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Fannie, Freddie Tackle the Hill

As Congress and the administration move this week to help shore up Fannie Mae and Freddie Mac, the two ailing mortgage giants will rely on lobby teams that have undergone sweeping changes in recent years.

Though still generous spenders on K Street, both firms have scaled back their influence portfolios since accounting irregularities and fundraising scandals first rocked the companies starting in 2000.

“What used to be a superstar-filled auditorium of people on retainer now can fit into a small conference room. The Fannie of today is different from the Fannie of four years ago,” noted one consultant.

Many lobbyists and Congressional aides familiar with the companies say Fannie Mae, in particular, has put together a leaner but more effective Congressional team that ranks among the best in the business.

“I think they are doing more with less,” said Bob Maloney, who spent 18 years in-house at Fannie and now runs Maloney Government Relations, which until January represented the mortgage company.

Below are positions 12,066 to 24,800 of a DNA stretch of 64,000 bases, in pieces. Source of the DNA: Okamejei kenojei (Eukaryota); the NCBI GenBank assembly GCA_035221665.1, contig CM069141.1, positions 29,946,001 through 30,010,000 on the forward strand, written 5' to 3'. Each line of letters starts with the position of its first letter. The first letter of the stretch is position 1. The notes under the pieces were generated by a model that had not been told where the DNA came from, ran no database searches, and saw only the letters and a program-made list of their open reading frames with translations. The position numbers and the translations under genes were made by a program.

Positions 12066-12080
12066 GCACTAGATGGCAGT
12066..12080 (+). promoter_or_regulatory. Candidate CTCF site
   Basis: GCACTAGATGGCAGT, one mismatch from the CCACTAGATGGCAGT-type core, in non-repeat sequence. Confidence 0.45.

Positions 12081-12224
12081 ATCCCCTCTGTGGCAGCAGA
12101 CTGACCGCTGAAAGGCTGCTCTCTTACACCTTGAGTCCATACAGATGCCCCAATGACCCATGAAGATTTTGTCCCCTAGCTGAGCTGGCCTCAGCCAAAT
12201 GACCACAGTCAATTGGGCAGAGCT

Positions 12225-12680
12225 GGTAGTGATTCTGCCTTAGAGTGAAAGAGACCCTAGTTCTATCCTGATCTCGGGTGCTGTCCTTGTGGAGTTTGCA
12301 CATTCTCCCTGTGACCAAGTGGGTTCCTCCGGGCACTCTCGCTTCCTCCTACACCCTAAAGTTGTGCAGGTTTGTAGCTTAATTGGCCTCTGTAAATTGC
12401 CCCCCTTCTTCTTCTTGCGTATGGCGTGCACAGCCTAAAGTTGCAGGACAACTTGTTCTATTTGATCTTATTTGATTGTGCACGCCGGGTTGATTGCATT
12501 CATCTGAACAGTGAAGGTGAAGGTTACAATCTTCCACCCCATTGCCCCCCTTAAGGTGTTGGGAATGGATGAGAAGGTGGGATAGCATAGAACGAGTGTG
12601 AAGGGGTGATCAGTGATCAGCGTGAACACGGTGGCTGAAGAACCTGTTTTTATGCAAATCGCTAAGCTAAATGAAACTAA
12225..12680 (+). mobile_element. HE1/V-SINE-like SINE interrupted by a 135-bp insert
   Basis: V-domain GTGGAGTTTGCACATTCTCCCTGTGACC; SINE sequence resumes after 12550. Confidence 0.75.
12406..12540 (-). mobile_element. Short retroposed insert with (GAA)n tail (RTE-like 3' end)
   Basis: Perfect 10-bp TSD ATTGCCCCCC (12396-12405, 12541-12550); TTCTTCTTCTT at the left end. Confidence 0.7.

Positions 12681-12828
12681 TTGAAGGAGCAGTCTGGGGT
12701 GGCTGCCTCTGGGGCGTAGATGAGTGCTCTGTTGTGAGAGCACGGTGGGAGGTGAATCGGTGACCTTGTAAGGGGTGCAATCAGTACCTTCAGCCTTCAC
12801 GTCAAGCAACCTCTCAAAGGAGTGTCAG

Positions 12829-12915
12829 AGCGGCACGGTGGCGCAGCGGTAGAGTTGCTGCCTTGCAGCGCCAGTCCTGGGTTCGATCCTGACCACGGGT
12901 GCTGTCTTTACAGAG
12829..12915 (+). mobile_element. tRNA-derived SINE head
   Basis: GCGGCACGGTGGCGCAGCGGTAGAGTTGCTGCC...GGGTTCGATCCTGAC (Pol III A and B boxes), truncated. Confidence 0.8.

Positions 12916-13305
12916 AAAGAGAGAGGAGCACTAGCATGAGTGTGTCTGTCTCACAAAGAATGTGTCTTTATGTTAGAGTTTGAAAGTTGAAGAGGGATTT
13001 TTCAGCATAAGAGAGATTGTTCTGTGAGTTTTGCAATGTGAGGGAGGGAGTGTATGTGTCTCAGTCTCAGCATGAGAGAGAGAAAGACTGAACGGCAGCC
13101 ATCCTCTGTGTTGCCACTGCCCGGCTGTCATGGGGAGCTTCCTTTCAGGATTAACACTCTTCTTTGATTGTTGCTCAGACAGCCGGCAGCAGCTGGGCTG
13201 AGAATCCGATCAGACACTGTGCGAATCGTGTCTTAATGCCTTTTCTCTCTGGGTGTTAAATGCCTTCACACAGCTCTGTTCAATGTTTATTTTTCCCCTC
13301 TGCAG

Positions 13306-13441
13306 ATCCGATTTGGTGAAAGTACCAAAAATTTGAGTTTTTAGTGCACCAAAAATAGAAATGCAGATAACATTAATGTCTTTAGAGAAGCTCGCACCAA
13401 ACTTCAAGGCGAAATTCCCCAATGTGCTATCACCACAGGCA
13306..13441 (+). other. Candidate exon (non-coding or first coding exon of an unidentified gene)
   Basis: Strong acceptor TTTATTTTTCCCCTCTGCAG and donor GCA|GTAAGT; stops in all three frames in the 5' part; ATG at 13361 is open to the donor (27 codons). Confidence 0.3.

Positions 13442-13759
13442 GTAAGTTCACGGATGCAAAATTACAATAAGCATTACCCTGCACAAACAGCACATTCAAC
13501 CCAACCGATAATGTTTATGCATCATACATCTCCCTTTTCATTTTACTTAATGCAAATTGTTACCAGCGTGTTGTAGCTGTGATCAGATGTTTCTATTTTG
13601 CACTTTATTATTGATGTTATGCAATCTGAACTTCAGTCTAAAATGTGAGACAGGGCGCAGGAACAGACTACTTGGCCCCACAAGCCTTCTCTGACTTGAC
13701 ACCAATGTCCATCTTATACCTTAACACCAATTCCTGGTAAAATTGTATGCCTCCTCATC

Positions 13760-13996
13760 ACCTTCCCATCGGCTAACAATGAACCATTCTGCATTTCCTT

But opponents are not convinced. “So I still think that they are active, lobbying on their issues, but they’re obviously not in a position to dictate outcome,” said one financial services industry lobbyist whose clients have sometimes been at odds with Fannie and Freddie.

The outcome, of course, could have serious implications for the overall economy.

And amidst growing strains on Freddie and Fannie, the Federal Reserve took steps over the weekend to assure jittery investors.

Congress will need to approve some of those measures, which include increasing their credit lines and allowing the Federal Reserve to lend them money at the rate it charges banks.

Senate Banking, Housing and Urban Affairs Chairman Chris Dodd (D-Conn.) signaled Monday that his committee would address the issue at a previously scheduled hearing today.